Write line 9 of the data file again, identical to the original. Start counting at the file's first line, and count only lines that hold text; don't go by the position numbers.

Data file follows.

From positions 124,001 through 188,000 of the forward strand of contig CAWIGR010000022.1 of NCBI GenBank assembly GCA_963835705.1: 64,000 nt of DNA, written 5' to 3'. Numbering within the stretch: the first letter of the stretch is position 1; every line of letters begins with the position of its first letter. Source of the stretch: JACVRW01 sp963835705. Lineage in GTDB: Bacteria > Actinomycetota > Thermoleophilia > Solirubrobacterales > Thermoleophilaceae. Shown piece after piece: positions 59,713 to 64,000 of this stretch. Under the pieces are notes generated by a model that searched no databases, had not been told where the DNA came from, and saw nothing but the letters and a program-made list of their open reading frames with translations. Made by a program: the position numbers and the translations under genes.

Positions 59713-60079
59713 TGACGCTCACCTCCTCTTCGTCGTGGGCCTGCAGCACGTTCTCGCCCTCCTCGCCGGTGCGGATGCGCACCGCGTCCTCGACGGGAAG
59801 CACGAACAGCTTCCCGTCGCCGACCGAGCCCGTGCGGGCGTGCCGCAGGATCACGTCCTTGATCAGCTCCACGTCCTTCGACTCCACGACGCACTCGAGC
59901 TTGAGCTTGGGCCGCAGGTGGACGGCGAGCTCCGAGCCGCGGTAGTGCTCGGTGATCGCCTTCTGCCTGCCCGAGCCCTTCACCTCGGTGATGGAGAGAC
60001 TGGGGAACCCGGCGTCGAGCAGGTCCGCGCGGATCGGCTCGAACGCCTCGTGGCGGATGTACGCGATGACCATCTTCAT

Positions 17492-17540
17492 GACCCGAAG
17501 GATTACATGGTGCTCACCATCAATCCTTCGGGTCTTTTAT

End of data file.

17501 GATTACATGGTGCTCACCATCAATCCTTCGGGTCTTTTAT